If this isn’t a nail in the global-warming coffin, nothing is.

August 2, 2009

Global-warming alarmists and acolytes of the Goracle dismiss skeptics as “deniers,” asserting that the science is settled and that we have to take drastic action NOW before catastrophe strikes. They demand Congress pass the Waxman-Markey cap-and-trade bill, which would be a catastrophe in its own right, not the least for fostering a trade war during a recession. Those who stand in their way deserve to be placed on trial for treason against the planet, in their view.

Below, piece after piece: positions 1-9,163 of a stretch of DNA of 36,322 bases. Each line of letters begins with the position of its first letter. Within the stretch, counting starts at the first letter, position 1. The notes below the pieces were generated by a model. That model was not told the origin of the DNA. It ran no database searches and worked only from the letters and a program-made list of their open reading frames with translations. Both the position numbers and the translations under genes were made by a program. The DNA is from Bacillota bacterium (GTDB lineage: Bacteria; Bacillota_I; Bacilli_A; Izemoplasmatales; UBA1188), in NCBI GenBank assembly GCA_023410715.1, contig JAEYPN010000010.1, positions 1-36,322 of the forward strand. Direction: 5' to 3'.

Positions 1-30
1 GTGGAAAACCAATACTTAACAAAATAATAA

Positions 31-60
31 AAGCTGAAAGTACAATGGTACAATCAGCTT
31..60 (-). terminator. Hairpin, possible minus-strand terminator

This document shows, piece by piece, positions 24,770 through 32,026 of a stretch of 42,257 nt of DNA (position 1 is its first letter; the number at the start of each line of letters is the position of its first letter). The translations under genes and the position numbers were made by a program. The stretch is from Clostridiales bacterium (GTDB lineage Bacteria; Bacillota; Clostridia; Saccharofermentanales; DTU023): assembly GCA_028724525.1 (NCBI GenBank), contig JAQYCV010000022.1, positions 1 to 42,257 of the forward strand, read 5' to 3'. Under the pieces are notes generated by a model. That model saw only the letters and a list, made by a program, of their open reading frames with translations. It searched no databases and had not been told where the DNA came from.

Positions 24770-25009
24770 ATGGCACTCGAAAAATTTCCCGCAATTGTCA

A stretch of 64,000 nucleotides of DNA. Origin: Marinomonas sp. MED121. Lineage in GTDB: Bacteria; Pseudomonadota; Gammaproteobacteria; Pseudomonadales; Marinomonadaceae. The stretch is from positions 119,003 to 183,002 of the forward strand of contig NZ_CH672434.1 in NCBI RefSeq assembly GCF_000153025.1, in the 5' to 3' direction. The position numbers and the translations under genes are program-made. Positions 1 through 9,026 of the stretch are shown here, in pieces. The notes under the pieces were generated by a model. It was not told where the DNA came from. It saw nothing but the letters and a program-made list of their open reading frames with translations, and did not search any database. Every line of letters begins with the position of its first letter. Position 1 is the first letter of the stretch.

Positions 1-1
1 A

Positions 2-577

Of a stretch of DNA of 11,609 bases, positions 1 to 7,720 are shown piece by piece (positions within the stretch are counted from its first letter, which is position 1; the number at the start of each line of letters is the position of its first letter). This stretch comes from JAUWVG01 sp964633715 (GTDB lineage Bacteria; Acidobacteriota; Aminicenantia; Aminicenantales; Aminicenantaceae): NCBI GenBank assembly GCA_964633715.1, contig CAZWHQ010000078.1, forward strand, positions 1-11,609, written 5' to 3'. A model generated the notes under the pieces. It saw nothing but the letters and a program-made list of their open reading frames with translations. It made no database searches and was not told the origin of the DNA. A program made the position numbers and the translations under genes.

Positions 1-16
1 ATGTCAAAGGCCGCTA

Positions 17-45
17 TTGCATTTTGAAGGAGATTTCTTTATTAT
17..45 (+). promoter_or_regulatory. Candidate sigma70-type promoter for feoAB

Their shrill hostility arises, in part, from mounting frustration that the scientific evidence is more and more turning against them. The latest blow comes not from some mere blog or mass-market pop-science book, but from one of the most respected peer-reviewed scientific journals in the world, The Journal of Geophysical Research. In the July 23rd issue, in an article titled “Influence of the Southern Oscillation on tropospheric temperature,” researchers McLean, de Freitas, and Carter argue that the vast majority of observed temperature anomalies over the past 50 years are due to shifts in the Pacific Ocean’s temperature pattern, not greenhouse gases: